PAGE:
People in the street seem to mind their own musiness, non-aggressive. They don’t stare at you, neither make comments on the passsers-by. Saw a few beggars, but unobtrusive ones.

5th Sunday
You can recognize a theatre building from the first sight. (What a beautiful ensemble here indeed!).The same goes for a railway station. Was there. Impressive, like so many others from that era. A bit faded and tired however, fallen on hard times And the trains look very much down-at-heel. Don’t invite to step in, although I’m a great train fan.

As the weather warmed up, took a long walk to one of the suburbian areas. Think it was Budai Kertvaros Saw many small marvellous gardens taken well care of. And what wonderful views! Later heard, well-to-do people live there.

6th Monday
Walked to the cathedral. Magnifiscent.
Public transport seems to function well in Pecs. The city buses drive very energetically, with great purposefulness and intent (or call it just noisy?) Still, they look a bit old, could do with some “updating”

7th. Tuesday
My daily routine is very simple. I write with my laptop, in the meanwhile take longer and shorter strolls, usually four times a day, one of which takes me to the foodstore and the second to some modest place for a lunch. I listen to the BBC World servive and Estonian newsreel and read the papers over internet. In the evening I usually swich on the TV for CNN. I am writing my memoires or rather polishing the rough version. One should put one’s recollection down when the memory is still adequate. I hope to finish with my schooldays during my stay here.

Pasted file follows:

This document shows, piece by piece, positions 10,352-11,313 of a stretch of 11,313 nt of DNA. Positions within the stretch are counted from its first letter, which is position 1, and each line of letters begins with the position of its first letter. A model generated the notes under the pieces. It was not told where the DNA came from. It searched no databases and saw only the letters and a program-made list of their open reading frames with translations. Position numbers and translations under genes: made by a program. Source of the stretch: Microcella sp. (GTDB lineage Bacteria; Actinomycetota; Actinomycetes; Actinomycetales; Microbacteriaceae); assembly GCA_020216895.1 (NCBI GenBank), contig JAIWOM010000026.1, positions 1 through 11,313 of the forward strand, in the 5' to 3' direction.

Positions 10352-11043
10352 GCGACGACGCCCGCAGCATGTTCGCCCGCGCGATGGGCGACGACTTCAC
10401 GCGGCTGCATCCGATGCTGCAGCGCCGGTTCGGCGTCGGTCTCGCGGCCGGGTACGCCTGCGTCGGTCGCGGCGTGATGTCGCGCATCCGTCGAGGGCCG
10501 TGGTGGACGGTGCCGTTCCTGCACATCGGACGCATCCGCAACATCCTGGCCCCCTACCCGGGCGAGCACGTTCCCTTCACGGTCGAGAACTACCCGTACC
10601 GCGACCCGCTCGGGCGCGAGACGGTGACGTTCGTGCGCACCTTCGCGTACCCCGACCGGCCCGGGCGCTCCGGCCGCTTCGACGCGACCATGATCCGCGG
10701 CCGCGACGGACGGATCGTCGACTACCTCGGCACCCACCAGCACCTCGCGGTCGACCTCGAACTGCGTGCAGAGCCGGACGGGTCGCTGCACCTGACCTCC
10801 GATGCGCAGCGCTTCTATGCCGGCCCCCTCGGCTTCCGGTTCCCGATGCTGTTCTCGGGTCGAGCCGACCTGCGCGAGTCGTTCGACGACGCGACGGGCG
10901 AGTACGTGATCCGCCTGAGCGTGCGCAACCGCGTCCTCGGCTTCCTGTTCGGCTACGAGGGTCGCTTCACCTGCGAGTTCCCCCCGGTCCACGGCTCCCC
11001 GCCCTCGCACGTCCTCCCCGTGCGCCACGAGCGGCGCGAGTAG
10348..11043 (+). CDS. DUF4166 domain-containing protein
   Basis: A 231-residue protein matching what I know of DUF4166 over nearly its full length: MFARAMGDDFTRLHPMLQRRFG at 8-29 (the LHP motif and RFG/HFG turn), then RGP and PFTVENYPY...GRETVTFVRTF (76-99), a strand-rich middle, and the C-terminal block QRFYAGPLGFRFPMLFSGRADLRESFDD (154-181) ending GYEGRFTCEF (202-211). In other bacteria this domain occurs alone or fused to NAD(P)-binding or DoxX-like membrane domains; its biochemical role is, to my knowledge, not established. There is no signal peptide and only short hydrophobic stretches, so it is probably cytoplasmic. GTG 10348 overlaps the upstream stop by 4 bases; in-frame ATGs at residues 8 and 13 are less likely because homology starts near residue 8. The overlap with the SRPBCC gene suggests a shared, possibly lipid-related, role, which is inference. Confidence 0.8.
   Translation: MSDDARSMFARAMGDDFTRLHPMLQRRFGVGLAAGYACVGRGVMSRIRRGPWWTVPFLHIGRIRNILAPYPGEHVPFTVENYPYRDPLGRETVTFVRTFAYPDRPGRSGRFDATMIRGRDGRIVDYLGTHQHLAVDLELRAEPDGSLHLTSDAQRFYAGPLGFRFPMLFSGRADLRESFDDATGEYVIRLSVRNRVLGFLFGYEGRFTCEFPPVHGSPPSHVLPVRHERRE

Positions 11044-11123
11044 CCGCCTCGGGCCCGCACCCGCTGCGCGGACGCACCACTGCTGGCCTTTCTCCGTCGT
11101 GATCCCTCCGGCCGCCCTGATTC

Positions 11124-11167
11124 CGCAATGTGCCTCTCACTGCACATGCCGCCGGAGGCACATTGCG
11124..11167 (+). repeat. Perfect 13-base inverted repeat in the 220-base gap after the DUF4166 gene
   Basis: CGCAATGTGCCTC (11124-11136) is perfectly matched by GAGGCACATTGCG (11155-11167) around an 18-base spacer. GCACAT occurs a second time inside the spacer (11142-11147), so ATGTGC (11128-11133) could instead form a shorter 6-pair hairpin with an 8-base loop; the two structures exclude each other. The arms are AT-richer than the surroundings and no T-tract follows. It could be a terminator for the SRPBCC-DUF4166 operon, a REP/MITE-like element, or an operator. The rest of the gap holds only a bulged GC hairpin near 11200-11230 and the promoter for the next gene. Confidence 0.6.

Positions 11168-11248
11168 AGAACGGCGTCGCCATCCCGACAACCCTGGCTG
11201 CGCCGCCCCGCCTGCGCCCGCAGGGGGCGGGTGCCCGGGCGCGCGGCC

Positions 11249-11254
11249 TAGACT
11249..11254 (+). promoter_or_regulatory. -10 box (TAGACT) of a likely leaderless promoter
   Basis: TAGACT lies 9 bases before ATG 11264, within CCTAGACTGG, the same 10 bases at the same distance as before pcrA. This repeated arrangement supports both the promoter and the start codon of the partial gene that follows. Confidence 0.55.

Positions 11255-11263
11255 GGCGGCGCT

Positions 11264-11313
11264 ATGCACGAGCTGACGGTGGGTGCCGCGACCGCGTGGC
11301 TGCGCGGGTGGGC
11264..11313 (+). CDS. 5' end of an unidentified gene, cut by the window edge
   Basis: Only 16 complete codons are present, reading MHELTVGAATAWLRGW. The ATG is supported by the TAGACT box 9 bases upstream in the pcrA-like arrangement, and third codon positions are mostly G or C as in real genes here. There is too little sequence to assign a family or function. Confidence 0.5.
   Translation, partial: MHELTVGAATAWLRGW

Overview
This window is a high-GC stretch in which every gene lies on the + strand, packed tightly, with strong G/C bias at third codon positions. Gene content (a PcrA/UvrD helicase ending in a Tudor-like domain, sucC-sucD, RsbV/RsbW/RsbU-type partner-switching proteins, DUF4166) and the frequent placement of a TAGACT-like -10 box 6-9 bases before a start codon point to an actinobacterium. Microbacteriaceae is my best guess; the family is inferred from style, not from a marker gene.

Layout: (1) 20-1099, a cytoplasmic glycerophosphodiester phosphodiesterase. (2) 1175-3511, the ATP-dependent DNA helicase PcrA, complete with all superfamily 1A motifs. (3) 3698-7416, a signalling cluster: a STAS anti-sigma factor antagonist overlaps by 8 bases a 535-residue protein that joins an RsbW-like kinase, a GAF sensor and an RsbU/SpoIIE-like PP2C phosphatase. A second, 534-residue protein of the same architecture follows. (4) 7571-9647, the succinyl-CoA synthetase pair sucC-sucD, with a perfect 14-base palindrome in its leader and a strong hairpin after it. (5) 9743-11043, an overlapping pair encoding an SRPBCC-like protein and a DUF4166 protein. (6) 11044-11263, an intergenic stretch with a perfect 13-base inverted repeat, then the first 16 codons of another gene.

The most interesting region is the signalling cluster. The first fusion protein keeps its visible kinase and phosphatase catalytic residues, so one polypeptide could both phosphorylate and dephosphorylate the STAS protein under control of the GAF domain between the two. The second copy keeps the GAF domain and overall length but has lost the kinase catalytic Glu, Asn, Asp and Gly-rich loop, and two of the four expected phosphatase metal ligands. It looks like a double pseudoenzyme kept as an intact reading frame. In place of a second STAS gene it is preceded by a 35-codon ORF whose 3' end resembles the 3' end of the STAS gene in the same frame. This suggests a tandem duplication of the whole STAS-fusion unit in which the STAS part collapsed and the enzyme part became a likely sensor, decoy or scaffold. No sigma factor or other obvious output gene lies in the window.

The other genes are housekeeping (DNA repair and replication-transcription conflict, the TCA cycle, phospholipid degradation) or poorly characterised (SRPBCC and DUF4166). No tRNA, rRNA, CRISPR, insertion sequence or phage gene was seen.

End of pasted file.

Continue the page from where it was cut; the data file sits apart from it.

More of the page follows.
Warm weather holds. Very much like in a southern country. The sun gets extremely bright and the air is heeted up by the afternoon.
I am a pub-crawler by “vocation” and of course have stepped in into many cozy little sörözö and boroso, with locals humming over their daily pint of Sopron. Beer is relatively very cheep here. And not bad at that

8th. Wednesday
Watched some homeless people. I’ve met relatively few of them here, to be sure. Compared them in my mind with their “colleagues” back in Tallinn. Among the latter I’ve seen some who are sorting rubbish in the garbage can with one hand, while talking into his celluphone with the other. Estonia is an IT country after all and the bums are a mixed lot!

Hadn’t met any drunk people here (I mean drunk “up to the jills”). Thought they didn’t exist. Then one evening saw a middleaged burly fellow in the beginning of the Maria utca standing in the middle street talking loudly to himself. Ha-haa, a thought crossed my mind. Nothing is as good as it seems to be But as I walked closer, I saw he was talking to his celluphone. Still, he was a bit tipsy ….